I would like to emphasize the last part of this quote “the Internet will enable all these forces – as well as many others – simultaneously” and propose that this is true of all efforts for change made in the networked space, whether defined as good or bad. It is the seemingly abstract, always changing butterfly effect. Our reaction as individuals is to throw bigger, stronger more complex technology fixes at the problem, but what if the solution is smaller than that.

In his conclusion of “The Net Delusion” Morozov suggests that we, the nodes need to look further than utopian solutions and complicated technological fixes, but not look further, look in a more finite way, closer at how networks operate on a small scale. In this regard I agree with his conclusion, we need to first notice the flicker of the butterfly wing.

Written by HiuHiMedia

April 6, 2011 at 5:43 am

Posted in Technology

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Blown to Bits

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“The truth of the matter is that as a society, we don’t really know how to deal with these consequences of the digital explosion.”
-Blown to Bits
The digital explosion challenges our definition of the individual. Why? Because the digital explosion manifests everywhere, all the time, and it hasn’t stopped yet. in their book, “Blown to Bits”, Hal Abelson, Ken Ledeen, and Harry Lewis discuss how we are in the middle stages of the formation of the digital revolution and we have no idea what the final shape will look like, nor do we understand our place as individuals or communities within the new framework. We are all acting as information consumers and producers shifting, morphing into each other’s roles with no clear guidelines of how to interact in the new world.
A large portion of “Blown to Bits” focuses on privacy. Personal privacy has shifted drastically in the name of convenience and accessibility. People are willing to give away their information for a small benefit with little concern regarding the distribution, theft, and exploitation of said information. We have an awareness that we should guard against security breaches, but we are slow in taking the necessary steps for protection. For example, how many of us actually read through the terms and conditions when we sign up for an online account?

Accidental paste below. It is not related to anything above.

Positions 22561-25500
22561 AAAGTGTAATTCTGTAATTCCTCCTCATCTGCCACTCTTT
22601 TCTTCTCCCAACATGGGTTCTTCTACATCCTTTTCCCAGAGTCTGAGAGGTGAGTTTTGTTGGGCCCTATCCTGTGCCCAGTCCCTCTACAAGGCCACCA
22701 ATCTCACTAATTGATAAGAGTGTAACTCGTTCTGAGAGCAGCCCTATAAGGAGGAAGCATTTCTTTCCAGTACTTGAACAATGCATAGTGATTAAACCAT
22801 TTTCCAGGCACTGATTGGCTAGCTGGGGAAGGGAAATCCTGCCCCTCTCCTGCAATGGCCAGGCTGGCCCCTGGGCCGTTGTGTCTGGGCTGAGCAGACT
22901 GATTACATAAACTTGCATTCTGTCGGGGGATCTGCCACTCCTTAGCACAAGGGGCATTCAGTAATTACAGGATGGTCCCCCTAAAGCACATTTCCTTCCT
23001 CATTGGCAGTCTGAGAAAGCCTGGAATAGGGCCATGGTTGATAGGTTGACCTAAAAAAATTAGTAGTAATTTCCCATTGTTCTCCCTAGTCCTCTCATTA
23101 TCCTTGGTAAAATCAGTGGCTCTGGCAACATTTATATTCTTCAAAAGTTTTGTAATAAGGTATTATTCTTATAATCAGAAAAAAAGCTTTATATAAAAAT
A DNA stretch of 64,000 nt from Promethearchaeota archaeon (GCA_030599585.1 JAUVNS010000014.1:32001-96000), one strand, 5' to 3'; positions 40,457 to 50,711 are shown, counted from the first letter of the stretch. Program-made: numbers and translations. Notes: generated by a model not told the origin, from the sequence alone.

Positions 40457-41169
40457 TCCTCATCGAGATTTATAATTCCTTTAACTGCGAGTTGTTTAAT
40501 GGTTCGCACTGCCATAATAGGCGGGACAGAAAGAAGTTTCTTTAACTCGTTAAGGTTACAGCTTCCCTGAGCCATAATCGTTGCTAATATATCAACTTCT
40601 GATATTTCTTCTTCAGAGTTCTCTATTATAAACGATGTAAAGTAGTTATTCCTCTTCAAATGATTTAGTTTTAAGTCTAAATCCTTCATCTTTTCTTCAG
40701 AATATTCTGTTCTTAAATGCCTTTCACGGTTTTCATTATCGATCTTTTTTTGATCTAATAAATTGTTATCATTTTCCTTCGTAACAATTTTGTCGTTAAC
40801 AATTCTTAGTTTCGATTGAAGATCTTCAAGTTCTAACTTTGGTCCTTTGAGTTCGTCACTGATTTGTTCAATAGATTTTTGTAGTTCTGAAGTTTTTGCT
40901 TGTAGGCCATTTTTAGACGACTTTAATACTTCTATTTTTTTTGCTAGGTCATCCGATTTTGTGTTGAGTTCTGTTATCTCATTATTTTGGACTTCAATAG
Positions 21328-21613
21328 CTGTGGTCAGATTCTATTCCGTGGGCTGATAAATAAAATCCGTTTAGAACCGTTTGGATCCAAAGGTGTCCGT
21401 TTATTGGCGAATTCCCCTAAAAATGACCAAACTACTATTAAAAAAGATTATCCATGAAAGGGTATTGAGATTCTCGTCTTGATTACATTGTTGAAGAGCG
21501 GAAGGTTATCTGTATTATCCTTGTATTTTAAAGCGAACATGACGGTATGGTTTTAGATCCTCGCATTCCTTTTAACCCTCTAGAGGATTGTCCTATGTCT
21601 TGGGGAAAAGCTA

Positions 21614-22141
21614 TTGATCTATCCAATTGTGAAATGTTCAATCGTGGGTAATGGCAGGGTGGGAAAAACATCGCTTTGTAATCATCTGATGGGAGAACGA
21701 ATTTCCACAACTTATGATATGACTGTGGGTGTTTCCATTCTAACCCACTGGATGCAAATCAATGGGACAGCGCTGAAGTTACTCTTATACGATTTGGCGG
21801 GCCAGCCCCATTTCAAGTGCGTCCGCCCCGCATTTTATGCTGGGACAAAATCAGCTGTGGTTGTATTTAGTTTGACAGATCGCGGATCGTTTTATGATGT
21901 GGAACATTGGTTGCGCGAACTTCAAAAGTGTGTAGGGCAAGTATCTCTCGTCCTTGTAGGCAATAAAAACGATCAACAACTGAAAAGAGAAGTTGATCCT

Ignoring our right to privacy puts the individual in a vulnerable position, not just for those who are willing and able to exploit for illegal purposes, but for those who want to know more about us. The individual is  blind to how their actions are monitored. The structure of the internet allows for seemingly endless amounts of storage and what better way to utilize that storage than keeping track of how consumers think? Performing a simple web search can provide a profile of your interests and needs, “the search tools that help us find needles in the digital haystack have become the lenses through which we view the digital landscape. Businesses and governments use them to distort our picture of reality (110).”
So in essence, a search is not just a search, it is a powerful form of control. You are being led through the mire, shaped by an algorithm designed to nudge you in a certain direction. “Every communication technology has been used to control, as well as to facility, the flow of ideas (237).” Freedom, even on the internet, is not free because you have valuable time and consumer dollars to spend and someone out there knows better than you how to spend it.
Most of the time we willingly ride along with the flow of information, unaware of the control cogs working in the background, but what happens when we feel “freedom” on the internet has gone too far by threatening our right to privacy? The threat often causes a reactionary response, a public outcry that leads the charge to set strict regulations to protect the privacy rights of the individual. The problem that legislators have come up against when trying to determine protections is that stricter regulations mean inhibiting the flow of communication.
Let’s stop the loss of privacy by shutting down the internet!
Unfortunately, we cannot control how our private information is exposed by restricting technology.  We have to acknowledge the social component of the issue, which in this case is our willingness as individuals to give up our freedom for convenience. Designing better controls and safeguards, strengthen policing, and reassuring a frightened public is fruitless because all that electronic privacy and information is just a cloud of bits. We need to confront the perception of personal privacy. “What will replace that if the concept of personal identity becomes meaningless?” Will the very notions of privacy and identity be destroyed in the explosion? (297)”
In “Blown to Bits we see the internet is still exploding, privacy boundaries will continue to be breached, a person’s fingerprints will be mapped across the internet. It is meaningless to try to control the sharing of electronic information in this developing world. The idea of individual of privacy is a construct, a myth, so you might as well stop the resistance and go with the flow.

Written by HiuHiMedia

January 20, 2011 at 1:58 pm